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Zimbabwe inflation continue to rise

by Ndou Paul
13 Apr 2017 at 15:22hrs | Views

Zimbabwe's year on year inflation rate continued to rise in March and stood at 0.21% after gaining 0.15% on the February rate, latest data has shown.

Zimbabwe slipped out of deflation in February after year-on-year inflation for that month stood at 0,06%, after gaining 0,71% on the January rate. In January, year-on-year inflation was -0,65%.

"The month on month inflation rate in March 2017 was 0.03% shedding 0.58% on the February 2017 rate of 0.61%," said Zimstat.

"This means that prices as measured by the all items CPI [consumer price index] increased by an average of 0,15% points between March 2016 and March 2017," the Zimbabwe National Statistics Agency said in data released today.

"The year-on-year inflation rate is given by the percentage change in the index of the relevant month of the current year compared with the index of the same month in the previous year," ZimStat said.

Zimbabwe slipped into deflation in September 2014 when the inflation rate went below zero.

Analysts also say inflationary pressures will continue to increase as Government is constantly running a budget deficit and hiding inflation in the Treasury Bills that have been issued unsustainably.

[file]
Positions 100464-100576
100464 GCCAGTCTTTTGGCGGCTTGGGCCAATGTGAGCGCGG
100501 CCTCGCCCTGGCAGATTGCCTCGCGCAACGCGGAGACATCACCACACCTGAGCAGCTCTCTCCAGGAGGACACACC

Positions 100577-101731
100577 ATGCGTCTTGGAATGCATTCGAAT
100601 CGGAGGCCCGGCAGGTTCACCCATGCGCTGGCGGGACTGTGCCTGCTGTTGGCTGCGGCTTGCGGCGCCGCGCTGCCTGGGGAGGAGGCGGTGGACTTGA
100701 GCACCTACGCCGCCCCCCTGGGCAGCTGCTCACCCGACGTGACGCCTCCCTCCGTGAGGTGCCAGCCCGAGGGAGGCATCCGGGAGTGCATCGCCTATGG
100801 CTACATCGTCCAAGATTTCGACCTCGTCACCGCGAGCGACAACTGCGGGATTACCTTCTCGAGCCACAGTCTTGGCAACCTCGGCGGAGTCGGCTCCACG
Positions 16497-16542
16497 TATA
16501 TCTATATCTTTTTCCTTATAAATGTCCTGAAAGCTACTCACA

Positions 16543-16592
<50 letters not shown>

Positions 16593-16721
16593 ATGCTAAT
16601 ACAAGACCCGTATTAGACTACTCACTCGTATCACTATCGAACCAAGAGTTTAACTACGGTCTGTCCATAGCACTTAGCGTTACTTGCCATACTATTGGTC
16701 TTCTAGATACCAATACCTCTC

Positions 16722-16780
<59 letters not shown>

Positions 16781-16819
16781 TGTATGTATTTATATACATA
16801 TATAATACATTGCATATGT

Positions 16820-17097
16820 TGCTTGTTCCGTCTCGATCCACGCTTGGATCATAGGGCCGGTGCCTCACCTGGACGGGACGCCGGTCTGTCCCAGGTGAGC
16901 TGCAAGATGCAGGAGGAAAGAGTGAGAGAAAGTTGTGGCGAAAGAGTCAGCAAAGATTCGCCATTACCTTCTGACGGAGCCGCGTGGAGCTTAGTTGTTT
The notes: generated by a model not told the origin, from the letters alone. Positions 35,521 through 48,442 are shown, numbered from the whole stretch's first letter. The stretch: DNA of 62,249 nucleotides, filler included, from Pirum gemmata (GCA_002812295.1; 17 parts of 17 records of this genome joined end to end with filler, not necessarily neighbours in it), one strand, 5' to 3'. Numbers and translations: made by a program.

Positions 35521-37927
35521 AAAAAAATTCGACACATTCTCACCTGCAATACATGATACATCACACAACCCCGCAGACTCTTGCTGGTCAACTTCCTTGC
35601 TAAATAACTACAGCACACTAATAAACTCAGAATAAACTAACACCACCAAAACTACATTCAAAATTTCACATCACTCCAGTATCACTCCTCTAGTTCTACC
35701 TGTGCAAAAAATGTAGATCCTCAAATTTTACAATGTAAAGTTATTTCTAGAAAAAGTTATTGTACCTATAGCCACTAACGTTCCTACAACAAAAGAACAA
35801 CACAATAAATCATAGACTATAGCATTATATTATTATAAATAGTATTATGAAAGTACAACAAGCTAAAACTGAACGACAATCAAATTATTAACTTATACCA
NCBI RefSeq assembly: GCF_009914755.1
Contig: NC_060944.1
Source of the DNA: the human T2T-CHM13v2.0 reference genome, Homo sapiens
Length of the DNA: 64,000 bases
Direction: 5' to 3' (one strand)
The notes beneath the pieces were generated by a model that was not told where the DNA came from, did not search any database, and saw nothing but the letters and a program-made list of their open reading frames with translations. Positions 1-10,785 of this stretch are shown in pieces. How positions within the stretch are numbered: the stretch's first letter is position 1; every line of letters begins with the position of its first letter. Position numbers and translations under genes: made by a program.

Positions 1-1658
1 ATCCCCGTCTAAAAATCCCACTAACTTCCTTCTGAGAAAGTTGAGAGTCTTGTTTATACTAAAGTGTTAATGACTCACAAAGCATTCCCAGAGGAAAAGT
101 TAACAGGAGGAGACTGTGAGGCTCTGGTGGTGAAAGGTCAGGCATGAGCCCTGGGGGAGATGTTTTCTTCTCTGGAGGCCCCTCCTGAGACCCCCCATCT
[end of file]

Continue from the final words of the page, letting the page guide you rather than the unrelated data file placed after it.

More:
In his 2017 Monetary Policy Statement, central bank governor John Mangudya said inflation was expected to move into positive territory in 2017 for the first time since September 2014, on the back of anticipated increase in international oil prices and domestic sector recovery.

"There are strong indications that oil supply will fall on the global market, following the agreement by oil producing nations to cut production in 2017," he said then.

"This positive trajectory is expected to be reinforced by the general recovery of the economy in 2017 on account of the expected strong agricultural outturn, which is going to increase disposable income."

Mangudya said the bank was projecting inflation of around 1% to 2% in 2017.

Zimbabwe's annual inflation rate averaged 0.86% from 2009 until 2017, reaching an all-time high of 5.30% in May of 2010 and a record low of -7.50% in December of 2009.

Zimbabwe's controversial bond notes are seen driving inflation into the future and have already been blamed for rising inflationary pressures at the end of 2016.

The central bank introduced bond notes late last year, which it claimed was backed by a US$200 million Afreximbank facility, to ease the cash crisis that started ahead of the 2015 festive season.


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